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July 5, 2006

Visa snags disrupting choral festival

The Missoulian (MT):

The U.S. government has denied two vocal choirs from Africa entrance into this country to participate in next month's International Choral Festival in Missoula, and the status of choirs from two other nations remains uncertain.

“The paranoia level has definitely gone up,” Peter Park, the festival's executive director, said Wednesday. Visa applications for choirs in Zambia and Nigeria invited to perform at the festival were rejected by U.S. consulates in those countries. Another choir, one from Algeria that was scheduled to perform at a festival in Idaho, also had its visa applications denied. The Missoula festival had been considering adding the Algerian choir to its roster.

Meantime, the Anson City Choir of South Korea is questionable after a dozen of its members had their tourist visa applications rejected by the United States and were told they must apply for a “P” visa, which covers foreign athletes and entertainers who enter the U.S. to compete or perform for money. The choral festival, which runs July 12-16, is a nonprofit entity, and does not pay choirs to perform.

“It's all very arbitrary and capricious,” said Bill Martinez, a San Francisco attorney who has helped the choral festival navigate the rocky road of visa applications created after the terrorist attacks on America on Sept. 11, 2001. “We're not putting our best foot forward in the diplomatic world. We're talking about bringing in a choir from South Korea - come on, they're our neighbors and friends. It's the whole point of the festival.”

Two-thirds of the Korean choir has 10-year visas still in effect, but one-third - including the choir's accompanist - do not. “B-1 visas - tourist visas - are what all the other choirs get in on, but the embassy in Korea is evidently on a different page,” Park said. A call to the U.S. State Department seeking comment was not returned Wednesday.

Missoula's festival is also unsure of the status of the Ukraine's Boyan choir. Park hasn't heard whether the choir's visa applications were approved, and has a Russian interpreter coming in Thursday to place a call to the director. “We're hoping no news is not bad news,” Park said. It creates a logistical nightmare for the festival, which will soon get its programs back from the printer knowing the schedule may be wrong. “We do contingency scheduling for many situations,” Park said. “It's like a big math problem. It's a matrix that shifts all the time.”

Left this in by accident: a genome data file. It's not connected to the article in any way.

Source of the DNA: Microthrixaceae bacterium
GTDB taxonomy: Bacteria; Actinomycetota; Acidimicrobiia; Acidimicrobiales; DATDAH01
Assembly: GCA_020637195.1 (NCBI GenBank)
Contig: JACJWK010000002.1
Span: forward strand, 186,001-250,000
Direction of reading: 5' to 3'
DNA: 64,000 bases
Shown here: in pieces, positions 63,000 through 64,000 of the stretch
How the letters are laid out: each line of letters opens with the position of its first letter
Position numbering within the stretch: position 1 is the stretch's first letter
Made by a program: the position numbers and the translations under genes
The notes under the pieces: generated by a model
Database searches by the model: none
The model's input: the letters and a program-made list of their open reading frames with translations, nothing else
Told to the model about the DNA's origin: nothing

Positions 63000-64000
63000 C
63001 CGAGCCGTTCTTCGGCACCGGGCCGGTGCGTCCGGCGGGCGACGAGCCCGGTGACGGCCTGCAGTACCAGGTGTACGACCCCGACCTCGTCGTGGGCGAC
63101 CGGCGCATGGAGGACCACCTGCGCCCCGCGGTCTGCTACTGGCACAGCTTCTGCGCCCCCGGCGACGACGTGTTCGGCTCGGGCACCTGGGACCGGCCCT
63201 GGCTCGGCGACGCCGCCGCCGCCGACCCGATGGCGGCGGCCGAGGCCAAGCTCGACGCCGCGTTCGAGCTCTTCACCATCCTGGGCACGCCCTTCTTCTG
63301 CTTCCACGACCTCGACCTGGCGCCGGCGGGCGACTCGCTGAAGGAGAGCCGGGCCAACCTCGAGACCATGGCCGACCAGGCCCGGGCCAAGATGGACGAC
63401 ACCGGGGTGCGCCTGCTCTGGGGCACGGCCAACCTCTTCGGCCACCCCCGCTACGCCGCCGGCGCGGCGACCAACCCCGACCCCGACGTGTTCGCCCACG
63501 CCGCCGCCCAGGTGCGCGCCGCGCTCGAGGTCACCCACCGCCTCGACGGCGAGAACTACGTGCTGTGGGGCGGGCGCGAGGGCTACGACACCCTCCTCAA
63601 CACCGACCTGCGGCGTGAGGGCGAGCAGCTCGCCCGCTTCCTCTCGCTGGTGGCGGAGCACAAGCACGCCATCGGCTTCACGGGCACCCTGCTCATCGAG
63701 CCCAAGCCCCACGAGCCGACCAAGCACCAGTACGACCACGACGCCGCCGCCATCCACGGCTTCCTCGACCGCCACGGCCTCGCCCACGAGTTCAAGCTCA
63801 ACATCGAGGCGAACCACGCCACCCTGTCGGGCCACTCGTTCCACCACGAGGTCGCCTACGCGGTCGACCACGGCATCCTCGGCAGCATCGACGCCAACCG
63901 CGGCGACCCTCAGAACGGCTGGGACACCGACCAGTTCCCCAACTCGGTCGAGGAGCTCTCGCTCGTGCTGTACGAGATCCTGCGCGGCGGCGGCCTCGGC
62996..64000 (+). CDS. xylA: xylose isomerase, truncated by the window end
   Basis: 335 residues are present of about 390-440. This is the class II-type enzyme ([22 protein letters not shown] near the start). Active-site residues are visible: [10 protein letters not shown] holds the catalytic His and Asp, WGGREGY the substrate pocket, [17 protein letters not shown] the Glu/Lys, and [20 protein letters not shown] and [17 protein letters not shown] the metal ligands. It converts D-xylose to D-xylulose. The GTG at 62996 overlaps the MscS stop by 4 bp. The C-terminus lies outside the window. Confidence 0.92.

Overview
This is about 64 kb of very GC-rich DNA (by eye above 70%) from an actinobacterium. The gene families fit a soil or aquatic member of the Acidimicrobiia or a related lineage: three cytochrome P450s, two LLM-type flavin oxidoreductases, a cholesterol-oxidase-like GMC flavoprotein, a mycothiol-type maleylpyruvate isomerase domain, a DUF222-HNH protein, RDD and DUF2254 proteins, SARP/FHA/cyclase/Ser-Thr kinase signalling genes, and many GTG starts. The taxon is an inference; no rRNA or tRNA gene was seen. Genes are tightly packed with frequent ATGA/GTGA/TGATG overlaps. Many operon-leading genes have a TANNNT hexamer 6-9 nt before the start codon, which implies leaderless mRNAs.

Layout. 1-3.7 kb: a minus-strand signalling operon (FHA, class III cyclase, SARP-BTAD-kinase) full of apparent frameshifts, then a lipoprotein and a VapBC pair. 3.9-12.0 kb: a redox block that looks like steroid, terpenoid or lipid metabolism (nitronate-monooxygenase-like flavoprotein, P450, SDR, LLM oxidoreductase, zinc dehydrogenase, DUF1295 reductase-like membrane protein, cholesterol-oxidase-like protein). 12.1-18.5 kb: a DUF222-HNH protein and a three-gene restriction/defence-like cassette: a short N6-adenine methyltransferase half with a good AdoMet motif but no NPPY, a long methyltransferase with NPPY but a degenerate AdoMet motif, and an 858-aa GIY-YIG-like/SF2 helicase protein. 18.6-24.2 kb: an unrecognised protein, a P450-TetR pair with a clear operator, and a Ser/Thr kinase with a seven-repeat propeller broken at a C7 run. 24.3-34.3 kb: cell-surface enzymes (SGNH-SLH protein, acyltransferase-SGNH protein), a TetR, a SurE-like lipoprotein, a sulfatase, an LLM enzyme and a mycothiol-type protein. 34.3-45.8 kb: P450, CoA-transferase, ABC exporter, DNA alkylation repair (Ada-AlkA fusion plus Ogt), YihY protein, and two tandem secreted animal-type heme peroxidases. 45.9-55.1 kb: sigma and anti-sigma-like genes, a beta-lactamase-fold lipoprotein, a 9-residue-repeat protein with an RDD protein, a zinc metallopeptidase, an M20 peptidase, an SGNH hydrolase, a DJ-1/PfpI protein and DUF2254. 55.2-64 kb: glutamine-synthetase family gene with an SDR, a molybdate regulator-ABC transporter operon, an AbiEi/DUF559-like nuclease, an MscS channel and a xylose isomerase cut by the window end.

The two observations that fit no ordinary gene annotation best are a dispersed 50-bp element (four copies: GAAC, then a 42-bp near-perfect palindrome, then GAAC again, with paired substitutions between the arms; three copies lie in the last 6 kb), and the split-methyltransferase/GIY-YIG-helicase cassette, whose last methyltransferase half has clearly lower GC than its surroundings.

Park said the thousands of people who attend the festival will be encouraged to check the Missoulian or the choral festival's Web site for the latest information on what choirs are here, and when and where they will be performing. More than a dozen choirs from Australia, the Czech Republic, Estonia, India, Slovenia, Taiwan, Wales and America are expected. Park said his “gut instinct” is that it is even tougher to get choirs into the United States now than it was during the last festival in 2003, which was the first held since the terrorist attacks. The Navrachana School Choir of Vadodara, India, had to go to the embassy in Bombay and perform to prove to U.S. officials it actually was a choir before its visas were issued for this year's festival. “That's show biz,” said Martinez, who has specialized in helping musicians and artists obtain visas since a Cuban group was refused entrance to participate in a Latin American music festival in San Francisco Martinez co-founded more than 20 years ago.

The mechanics of getting performers into the country are easier now than they were in 2003, Martinez said. There's an avenue, called premium processing, instituted by U.S. Bureau of Citizenship and Immigration Services that expedites visa applications. But it costs $1,000. “If you're an entertainer coming here and you're going to make $100,000 or something on tour, that's nothing,” Martinez said. “But if you're a nonprofit, that extra $1,000 really hurts.”

It's what the South Korean choir will have to do if it is to perform in Missoula - and the cost is $1,000 per person. “Here we go,” Martinez said. “They've already paid for their regular visa application that was turned down. Now it's an extra $1,000, plus the $190 registration fee. It will probably be another $100 to use Fed Ex to get the paperwork back and forth. Even then, there's no guarantee the applications will be approved. “It's a very discouraging system and it's cloaked in this veil of national security.”

The bigger question, Martinez said, is why a choir in the Czech Republic can get visas through normal channels, and why one in South Korea - one that filled out the exact same paperwork - is forced to jump through so many hoops. “Even with premium processing, it takes 10 days to find out whether you've been approved,” Martinez said. “It takes another couple days to get all the paperwork where it needs to be. What's today? June 28? The festival starts July 12? It'd be a real nail-biter.” It's unfortunate, Park said, because the Anson City Choir would be one of the 2006 festival's highlights. “They're really top-notch,” he said. “They've released several recordings and they've been to the World Choral Symposium, which is considered the Olympics of choral music.”

Posted by acapnews at July 5, 2006 10:38 PM